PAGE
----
Reblogged – A Book Review: 1984

1984, like Fahrenheit 451, is one of those books where, upon learning about it being banned, you end up tilting your head to one side and saying “Whaaaa??? Well, that’s just stupid.”

I chose to share this blogger’s review because, like myself, they were not a ‘fan’ of the book, and, like myself, they recognized it was still/ IS STILL very important.

Click on the pic to see the review.

Source: 1984

Reblogged: The Absolutely True Story of Banned Books by Aaron Burkhalter

Found this while browsing for material to share with you during this Banned Books Week.

In the article, Burkhalter discusses what books are banned most, and why they are banned.

One quote, in particular, from Chris Finan, director of the American Booksellers for Free Expression, really hit home to me. It was

“There’s no question that minority authors tend to get hit more often because they are raising issues that people don’t want to deal with,”

Imagine that “raising issues that people don’t want to deal with”. As I stated before in a previous article, at one point Anne Frank was challenged/banned because it was “too depressing”. If that doesn’t perfectly illustrate the point, I don’t know what does.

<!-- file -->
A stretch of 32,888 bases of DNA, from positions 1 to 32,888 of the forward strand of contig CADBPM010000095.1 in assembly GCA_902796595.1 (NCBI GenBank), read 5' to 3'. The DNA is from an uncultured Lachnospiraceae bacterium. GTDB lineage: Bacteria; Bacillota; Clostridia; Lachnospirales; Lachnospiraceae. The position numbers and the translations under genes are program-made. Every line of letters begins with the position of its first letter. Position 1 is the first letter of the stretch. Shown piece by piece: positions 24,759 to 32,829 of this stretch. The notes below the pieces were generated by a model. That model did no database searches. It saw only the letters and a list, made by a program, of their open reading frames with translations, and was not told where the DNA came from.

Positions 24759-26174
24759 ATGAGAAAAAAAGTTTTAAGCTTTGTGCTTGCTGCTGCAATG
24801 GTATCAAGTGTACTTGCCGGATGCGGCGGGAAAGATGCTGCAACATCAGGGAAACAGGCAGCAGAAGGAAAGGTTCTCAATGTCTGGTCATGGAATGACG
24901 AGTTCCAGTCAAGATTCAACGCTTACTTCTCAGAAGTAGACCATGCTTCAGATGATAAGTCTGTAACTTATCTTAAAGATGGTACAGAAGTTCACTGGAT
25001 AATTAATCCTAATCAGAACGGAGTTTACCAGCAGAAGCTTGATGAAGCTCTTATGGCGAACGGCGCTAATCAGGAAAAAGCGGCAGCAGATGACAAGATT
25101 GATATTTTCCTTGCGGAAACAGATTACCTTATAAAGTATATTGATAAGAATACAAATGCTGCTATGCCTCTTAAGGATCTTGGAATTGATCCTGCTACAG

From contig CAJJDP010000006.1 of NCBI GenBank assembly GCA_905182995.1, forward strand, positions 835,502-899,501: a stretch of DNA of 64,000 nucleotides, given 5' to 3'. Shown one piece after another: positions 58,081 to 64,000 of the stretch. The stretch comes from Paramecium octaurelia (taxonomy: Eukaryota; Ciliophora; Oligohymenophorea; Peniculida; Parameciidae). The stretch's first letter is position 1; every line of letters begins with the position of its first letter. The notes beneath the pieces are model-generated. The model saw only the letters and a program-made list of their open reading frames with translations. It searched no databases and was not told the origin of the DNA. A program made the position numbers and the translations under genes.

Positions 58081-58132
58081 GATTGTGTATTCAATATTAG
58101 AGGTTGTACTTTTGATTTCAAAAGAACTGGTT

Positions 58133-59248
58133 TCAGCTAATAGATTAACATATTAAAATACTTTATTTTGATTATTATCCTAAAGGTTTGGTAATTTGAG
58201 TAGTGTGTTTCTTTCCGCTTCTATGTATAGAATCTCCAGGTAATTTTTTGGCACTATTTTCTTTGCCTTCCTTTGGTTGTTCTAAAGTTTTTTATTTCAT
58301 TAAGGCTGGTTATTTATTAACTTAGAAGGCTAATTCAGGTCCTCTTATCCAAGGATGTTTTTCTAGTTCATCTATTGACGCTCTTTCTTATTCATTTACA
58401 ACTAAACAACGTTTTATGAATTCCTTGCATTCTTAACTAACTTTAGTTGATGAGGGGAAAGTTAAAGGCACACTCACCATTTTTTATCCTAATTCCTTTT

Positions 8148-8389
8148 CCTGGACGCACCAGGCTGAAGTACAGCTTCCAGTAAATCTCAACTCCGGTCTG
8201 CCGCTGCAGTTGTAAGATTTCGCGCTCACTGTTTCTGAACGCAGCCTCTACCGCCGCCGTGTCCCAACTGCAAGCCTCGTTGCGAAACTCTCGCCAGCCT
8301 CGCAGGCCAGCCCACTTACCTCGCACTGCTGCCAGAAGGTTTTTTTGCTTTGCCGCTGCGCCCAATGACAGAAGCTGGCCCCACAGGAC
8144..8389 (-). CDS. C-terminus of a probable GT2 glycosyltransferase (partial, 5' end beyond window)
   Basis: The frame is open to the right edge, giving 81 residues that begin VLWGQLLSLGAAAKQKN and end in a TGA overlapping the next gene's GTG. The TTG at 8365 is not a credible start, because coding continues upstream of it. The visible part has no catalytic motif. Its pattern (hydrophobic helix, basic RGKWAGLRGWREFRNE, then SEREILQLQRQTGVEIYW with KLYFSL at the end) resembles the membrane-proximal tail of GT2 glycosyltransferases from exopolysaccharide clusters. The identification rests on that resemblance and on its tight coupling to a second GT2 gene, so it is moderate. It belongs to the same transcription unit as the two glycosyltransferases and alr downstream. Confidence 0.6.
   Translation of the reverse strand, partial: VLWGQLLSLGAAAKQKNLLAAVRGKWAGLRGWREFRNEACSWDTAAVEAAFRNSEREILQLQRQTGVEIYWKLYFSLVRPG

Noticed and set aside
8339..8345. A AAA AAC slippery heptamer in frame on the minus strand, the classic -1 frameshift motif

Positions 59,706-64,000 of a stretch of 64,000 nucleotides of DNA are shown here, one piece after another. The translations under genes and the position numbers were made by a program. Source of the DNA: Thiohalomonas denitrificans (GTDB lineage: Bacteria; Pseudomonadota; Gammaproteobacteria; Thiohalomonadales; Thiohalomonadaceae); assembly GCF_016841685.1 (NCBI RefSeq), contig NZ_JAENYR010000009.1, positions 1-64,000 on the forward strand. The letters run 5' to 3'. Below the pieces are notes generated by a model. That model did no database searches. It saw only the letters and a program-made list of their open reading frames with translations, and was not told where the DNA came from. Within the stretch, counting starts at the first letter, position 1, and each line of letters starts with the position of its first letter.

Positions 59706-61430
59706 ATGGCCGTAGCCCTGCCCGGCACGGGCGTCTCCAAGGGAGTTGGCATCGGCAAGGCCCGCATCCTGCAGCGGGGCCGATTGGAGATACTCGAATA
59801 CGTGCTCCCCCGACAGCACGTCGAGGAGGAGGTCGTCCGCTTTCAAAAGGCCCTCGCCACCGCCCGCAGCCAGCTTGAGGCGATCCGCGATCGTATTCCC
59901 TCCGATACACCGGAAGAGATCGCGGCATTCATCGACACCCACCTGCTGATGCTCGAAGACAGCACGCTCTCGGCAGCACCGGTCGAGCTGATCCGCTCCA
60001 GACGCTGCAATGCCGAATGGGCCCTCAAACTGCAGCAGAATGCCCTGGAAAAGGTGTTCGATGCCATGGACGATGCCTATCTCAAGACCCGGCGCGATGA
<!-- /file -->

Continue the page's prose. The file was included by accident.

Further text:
Anyways, click here to be directed to the original article.

Banned Books Week: September 27 – October 3, 2015

As usual, someone else said it better than I did! Banned books week IS important, and you will hear it from probably every single book blogger on WordPress this week.

Click on the pic to get to the original post.

Source: Banned Books Week: September 27 – October 3, 2015

Reblogged: Why Banned Book Week (Sept 27-Oct 3) Should Matter To Us


When people do something as stupid as banning Little Red Riding Hood because of the depiction of a bottle of wine her basket… (yes, folks, that happened)… its important to understand why Banned Books Week is something we should all be aware of.

I am FIRMLY of the mind that

No Book Should Be Banned!!

Why not? Its simple. Music can force its way into our ears. We can’t shut off a TV if we’re at someone’s house and its playing something objectionable… but a book? A book does NOTHING unless you let it do something.

You have to pick up the book.

You have to read it.

Its your choice whether you read the book or not.

Click HERE for a decent article on why we should pay attention to Banned Books Week.